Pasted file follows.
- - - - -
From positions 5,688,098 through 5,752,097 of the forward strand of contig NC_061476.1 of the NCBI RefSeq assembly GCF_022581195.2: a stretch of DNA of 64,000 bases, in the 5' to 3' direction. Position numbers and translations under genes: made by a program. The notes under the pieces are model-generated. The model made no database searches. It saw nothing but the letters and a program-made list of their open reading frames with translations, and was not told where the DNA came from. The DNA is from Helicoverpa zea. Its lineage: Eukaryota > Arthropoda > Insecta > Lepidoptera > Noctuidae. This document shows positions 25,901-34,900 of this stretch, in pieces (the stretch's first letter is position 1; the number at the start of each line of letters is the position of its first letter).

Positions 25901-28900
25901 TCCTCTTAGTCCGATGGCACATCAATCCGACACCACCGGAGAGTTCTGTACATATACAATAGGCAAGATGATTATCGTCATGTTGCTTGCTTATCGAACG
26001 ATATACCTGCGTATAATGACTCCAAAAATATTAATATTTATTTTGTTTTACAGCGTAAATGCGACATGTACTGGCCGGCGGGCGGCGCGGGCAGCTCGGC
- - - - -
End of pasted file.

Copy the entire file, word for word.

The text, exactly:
From positions 5,688,098 through 5,752,097 of the forward strand of contig NC_061476.1 of the NCBI RefSeq assembly GCF_022581195.2: a stretch of DNA of 64,000 bases, in the 5' to 3' direction. Position numbers and translations under genes: made by a program. The notes under the pieces are model-generated. The model made no database searches. It saw nothing but the letters and a program-made list of their open reading frames with translations, and was not told where the DNA came from. The DNA is from Helicoverpa zea. Its lineage: Eukaryota > Arthropoda > Insecta > Lepidoptera > Noctuidae. This document shows positions 25,901-34,900 of this stretch, in pieces (the stretch's first letter is position 1; the number at the start of each line of letters is the position of its first letter).

Positions 25901-28900
25901 TCCTCTTAGTCCGATGGCACATCAATCCGACACCACCGGAGAGTTCTGTACATATACAATAGGCAAGATGATTATCGTCATGTTGCTTGCTTATCGAACG
26001 ATATACCTGCGTATAATGACTCCAAAAATATTAATATTTATTTTGTTTTACAGCGTAAATGCGACATGTACTGGCCGGCGGGCGGCGCGGGCAGCTCGGC